Poetry leaves almost everything out. I like it for that, but I also feel the need for a place to put some of my other baggage. The poet without his novel is naked. Where would Lezama Lima be without Paradiso?

A poem is something you carry around with you in your life. A novel is an alternate imaginative space where you get lost. The poet's novel works as a hybrid: you can carry it with you (it's portable), but it also has spaces where you can get momentarily lost.

13 de dic. de 2010

What Lorca Knew

So the title of my book is What Lorca Knew. I came across and interesting example that illustrates what my title means.

I often teach Antonio Machado y Álvarez's anthology Cantes flamencos y cantares alongside of Lorca's great book of poems Poema del cante jondo.. This seems logical: the father of Spanish folklore (and also the father of the poets Antonio Machado and Manuel Machado!) right before Lorca's neopopularism. I do this in both undergraduate and graduate courses and it seems to work well. Well it turns out that (at least according to some scholars at least) Lorca did not know of the existence of the father of Antonio Machado when he was writing his lecture "Arquitectura del cante jondo" and his Poema del cante jondo. in the early 20s. These scholars can't exactly prove a negative, but I can't prove that Lorca did know of Machado y Álvarez and his work in flamencología. This is very strange. Lorca and his good friend the composer Manuel de Falla wrote of deep song without knowing of the labor of the previous generation of Spanish folklore.

Here, then, is a question of determining "what Lorca knew." My intuition is that Lorca had to have known of Machado y Álvarez, but I can't support this in the face of more knowledgeable scholars who claim the opposite. If he didn't, the his achievement is all the more remarkable, because he was working blind, without even the most minimal knowledge of the field. After all, I knew of Machado y Álvarez when I was a mere assistant professor, and quite ignorant of Flamenco.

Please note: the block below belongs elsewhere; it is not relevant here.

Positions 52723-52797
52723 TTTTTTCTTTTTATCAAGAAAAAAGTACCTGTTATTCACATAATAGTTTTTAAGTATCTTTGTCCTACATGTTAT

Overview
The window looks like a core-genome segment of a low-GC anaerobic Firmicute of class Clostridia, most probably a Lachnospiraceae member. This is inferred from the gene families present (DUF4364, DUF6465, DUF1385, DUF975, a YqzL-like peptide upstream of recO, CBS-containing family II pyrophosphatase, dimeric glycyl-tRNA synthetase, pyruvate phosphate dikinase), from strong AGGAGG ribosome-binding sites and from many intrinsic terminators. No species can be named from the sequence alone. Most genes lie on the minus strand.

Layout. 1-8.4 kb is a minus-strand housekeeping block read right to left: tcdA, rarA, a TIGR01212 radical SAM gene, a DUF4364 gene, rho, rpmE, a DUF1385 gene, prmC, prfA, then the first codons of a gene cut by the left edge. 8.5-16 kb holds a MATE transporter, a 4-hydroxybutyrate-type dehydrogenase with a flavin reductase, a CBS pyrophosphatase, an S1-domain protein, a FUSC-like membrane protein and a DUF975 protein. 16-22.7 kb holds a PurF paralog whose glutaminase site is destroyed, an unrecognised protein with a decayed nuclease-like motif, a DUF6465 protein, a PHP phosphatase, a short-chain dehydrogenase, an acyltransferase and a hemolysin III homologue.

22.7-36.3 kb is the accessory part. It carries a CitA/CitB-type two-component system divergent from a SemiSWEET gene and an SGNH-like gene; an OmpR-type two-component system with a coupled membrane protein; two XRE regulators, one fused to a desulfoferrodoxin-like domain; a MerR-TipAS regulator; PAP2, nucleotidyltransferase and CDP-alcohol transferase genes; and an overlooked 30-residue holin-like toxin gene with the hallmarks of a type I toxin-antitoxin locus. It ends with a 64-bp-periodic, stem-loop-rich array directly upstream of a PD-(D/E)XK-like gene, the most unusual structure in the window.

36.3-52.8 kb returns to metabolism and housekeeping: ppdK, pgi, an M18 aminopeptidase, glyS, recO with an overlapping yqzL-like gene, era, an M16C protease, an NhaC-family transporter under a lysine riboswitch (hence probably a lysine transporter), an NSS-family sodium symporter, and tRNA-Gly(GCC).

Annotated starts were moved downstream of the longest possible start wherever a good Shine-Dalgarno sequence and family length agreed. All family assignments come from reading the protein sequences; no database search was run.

12 de dic. de 2010

The Social Construction of Tuesday

¡Bemsha SWING!

Don't Know Much About Poetry

I used to think I was very smart and knew a lot. Now I know a lot more than I used to, which means I know I don't know a whole lot, but I still do ok for myself. Even I'm a bit slower and less given to shows of brilliance, I think what I've gained makes up for that. Check with me in ten years and then we'll see.

11 de dic. de 2010


When I was a kid I had Standing Still and Walking in New York by Frank O'Hara, which contained a detailed, very technical essay about the composer Morton Feldman. (I still have this book, but I don't know if it is the same copy or if I lost it and replaced it at some point.) Anyway, I read the article dutifully as a kid and put it out of my mind. I also read Feldman's memoir of O'Hara in Homage to Frank O'Hara. I never encountered the music of Morton Feldman for years and years after that. I never heard it or was even very curious about it, even when a niece of Feldman's was a colleague in my department for a stretch of a few years.

Then when I was in my late 30s or maybe early 40s, I began to listen to it for the first time. I felt idiotic because I had never thought to be curious about it before then. I am very devoted to this music now, of course, although I am not competent to say anything intelligent about it. Feldman is also a great writer about music, from whom I have taken many marvelous insights. Feldman's music is very unlike Frank O'Hara's poetry, but I should have known that Frank was not wasting his time.

I tell this story "against myself" because even though I think of myself as intellectually curious, more than the next guy, I have had many similar things happen to me because of my curious lack of curiosity about many things I ought to be interested in. I tend to have a very strong focus on whatever I am interested in at the moment, and asking the logical next question sometimes never occurs to me at all.


Feldman was a friend of Cage's. I was always aware of Cage and approached him mostly through the literary side, paying little attention to music. I'm still not particularly interested in Cage's music. I should be, but I am not. Once again, I am probably being an idiot here and will kick myself later.

10 de dic. de 2010

Twilight On Open Access

It looks like one of my books, The Twilight of the Avant-Garde: Spanish Poetry 1980-2000 (Liverpool, 2009), will become available soon for free on an open access system. I gave permission for this and will receive a modest one-time fee. It won't hurt sales much, because the book is very expensive and probably has sold just about all it is going to (to libraries.)

Once it is available I'll provide information on the blog to link to it.

9 de dic. de 2010

¡Bemsha SWING!

I wrote this satirical post a few years ago by substituting my name and position for that of a certain employee of the athletic department.